I check the balances of my investments once a month when I do my update.

    I actually think that when I become FI, I will likely spend more time checking on my investments as I would need to find a way to live off them!

    Liked by 1 person

    • you sound very reasonable and orgaised.
      I on the other hand feel a bit like a compulsive checker – like the people who check their phones for any updates from their ubiquitous social media presence.

      Looking at my current account, there is no less than £10k and up to £25k a month moving in/out of my current account month on month. It a by-product of my complicated system. Fewer transactions would be better – but I they are the symptonm and not the cause of everything!

      On on the topic of “comfort and control”, I was once told that in the art of process surveillance, if you are going to check something but do nothing, then you are wasting your time.

      Liked by 1 person

  2. I check the indices and my portfolio most days, partly because it’s easy to do. I think you should check less often and then you are more likely to see a positive change!
    I check my bank account and credit card account about once a week, sometimes to check something specific and sometimes for a general check.
    Maybe in draw down you will find yourself checking your portfolio more often and your bank account less often, and maybe your bank activity will be less complex by then.

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  3. Once a month, when I do my book keeping.

    I found that once my investment income reliably covered my lifestyle costs I mostly lost interest. There was “enough”, it was mostly automated, and I was only doing that monthly check to whether I had been robbed at some point in the preceding 30 days.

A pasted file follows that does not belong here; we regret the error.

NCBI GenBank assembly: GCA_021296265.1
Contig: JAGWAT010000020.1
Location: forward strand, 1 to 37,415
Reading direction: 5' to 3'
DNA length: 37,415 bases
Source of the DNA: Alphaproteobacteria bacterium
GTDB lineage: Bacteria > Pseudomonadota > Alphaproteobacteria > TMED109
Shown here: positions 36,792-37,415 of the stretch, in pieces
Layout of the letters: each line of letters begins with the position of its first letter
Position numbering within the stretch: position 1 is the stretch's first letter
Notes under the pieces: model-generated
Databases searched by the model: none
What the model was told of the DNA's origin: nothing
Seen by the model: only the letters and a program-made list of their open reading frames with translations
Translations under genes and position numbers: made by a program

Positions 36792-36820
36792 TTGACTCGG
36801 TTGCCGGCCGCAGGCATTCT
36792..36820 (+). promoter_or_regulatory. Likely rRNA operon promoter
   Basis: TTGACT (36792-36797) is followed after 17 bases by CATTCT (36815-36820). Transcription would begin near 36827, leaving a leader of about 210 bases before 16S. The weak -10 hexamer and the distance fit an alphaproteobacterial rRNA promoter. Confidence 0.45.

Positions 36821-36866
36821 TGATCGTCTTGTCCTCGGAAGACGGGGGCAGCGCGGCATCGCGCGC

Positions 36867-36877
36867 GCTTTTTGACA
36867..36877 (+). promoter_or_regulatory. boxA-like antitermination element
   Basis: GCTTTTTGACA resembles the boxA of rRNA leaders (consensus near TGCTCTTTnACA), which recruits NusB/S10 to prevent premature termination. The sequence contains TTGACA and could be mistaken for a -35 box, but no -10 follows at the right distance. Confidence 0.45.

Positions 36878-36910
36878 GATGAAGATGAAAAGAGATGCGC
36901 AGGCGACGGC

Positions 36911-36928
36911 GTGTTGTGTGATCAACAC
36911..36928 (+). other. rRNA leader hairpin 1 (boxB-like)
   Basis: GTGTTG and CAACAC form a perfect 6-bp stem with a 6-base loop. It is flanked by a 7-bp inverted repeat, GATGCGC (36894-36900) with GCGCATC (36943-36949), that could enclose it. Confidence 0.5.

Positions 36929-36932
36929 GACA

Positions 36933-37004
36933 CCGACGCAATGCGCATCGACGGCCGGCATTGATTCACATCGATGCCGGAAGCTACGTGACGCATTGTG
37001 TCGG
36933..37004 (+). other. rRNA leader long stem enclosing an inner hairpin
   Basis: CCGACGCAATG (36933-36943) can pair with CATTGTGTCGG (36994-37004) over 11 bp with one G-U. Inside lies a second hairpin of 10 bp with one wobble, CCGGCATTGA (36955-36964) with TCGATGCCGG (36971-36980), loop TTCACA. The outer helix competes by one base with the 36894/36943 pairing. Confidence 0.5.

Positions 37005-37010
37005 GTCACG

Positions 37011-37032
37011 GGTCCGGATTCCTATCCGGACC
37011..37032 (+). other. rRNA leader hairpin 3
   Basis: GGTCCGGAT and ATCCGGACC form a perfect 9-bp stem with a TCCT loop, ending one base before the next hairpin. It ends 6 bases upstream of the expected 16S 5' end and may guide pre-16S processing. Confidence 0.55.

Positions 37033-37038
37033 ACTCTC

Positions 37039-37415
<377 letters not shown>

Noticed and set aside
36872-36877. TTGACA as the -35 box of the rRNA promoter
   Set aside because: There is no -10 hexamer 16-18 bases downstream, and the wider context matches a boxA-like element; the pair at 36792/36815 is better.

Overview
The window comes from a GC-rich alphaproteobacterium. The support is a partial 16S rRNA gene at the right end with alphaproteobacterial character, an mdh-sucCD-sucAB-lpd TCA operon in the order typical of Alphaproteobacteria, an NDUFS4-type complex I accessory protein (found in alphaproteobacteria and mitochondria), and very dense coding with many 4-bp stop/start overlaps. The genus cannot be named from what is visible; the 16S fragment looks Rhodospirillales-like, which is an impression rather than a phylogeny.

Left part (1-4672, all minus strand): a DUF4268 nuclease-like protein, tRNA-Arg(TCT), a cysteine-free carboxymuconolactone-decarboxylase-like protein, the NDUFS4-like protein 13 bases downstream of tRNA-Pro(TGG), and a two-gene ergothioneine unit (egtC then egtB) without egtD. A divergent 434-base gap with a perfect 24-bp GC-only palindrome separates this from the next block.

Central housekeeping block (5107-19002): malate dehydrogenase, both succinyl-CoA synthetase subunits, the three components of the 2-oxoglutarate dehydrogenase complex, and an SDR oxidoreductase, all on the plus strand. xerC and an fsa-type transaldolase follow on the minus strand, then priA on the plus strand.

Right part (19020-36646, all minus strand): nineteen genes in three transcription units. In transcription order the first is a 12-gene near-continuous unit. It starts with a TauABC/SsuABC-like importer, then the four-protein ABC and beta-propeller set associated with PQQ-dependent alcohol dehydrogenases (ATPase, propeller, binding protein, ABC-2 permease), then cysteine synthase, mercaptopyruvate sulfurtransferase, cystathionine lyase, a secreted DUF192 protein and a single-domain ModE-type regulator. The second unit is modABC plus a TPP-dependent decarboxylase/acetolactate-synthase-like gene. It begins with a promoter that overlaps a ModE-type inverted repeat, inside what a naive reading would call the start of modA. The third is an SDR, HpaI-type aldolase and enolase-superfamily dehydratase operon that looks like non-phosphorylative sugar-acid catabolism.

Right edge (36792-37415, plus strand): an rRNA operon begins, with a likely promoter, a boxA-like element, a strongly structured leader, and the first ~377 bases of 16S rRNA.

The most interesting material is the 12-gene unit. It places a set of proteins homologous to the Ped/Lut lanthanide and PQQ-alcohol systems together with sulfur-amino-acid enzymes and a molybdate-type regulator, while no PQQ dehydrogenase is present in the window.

Back when I did used to feel compelled to check more often, for fear of bouncing a cheque (remember those?) or direct debit, it turned out to be because my affairs were overly complicated rather than I didn’t have enough money. Too many accounts. Too many transfers, standing orders, etc. Too busy.

    Liked by 1 person

  4. I check my main account a few times a week, more out of habit than anything else. I do most of my spending on a credit card, so it’s not like the value in the current account changes at all day to day, with the exception of paying bills and rent!

    I check the rest of my accounts once a month, when I do all my book keeping. Unforunately, I’ve run into the same problem that Indeedably described above; in an effort to maximise interest rates and get a few welcome offers, I have too many accounts! So checking everything can take some time. I may start to close some of these accounts when the introductory rates end, and will sacrifice a few £ in interest in order to save a couple of hours each month!

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  5. Hi GFF, with Halifax, I set it to notify me if my balance goes below £50. I get a text if my balance is getting low! If you play around with your online banking services, you may find something like that? I find it helpful.

    I wonder if the compulsive checking is an issue for many people interested in finance and investing. Of course, the upshot is that you know exactly where you are with your bank balance. I always start getting nervous when I get asked a security question about how much is in my account, because I often don’t really know!

    However, it does sound like you’ve got a lot of traffic going on through your account! If you’re looking in order to action something like putting into the LISA, then obviously that’s what you have to do. You can’t *not* check your balance.

    As for me, I tend to check my bank balance every few weeks if it’s not for a particular thing. I might check toward the end of the month if I’m worried I may have overspent slightly, or to see if I might’ve got paid early! I’m rejiggling my finances atm so I’m checking it more often, if only incidentally as money is ‘passing though’ my current account.

    We have a joint account just for bills and I must admit I don’t follow that very much, only to check it’s not run down to zero. For example, if we haven’t been paid child benefit for the last months, I wouldn’t have the foggiest! I probably shouldn’t trust that the system should just work, but I prefer to focus on other things!

    Liked by 1 person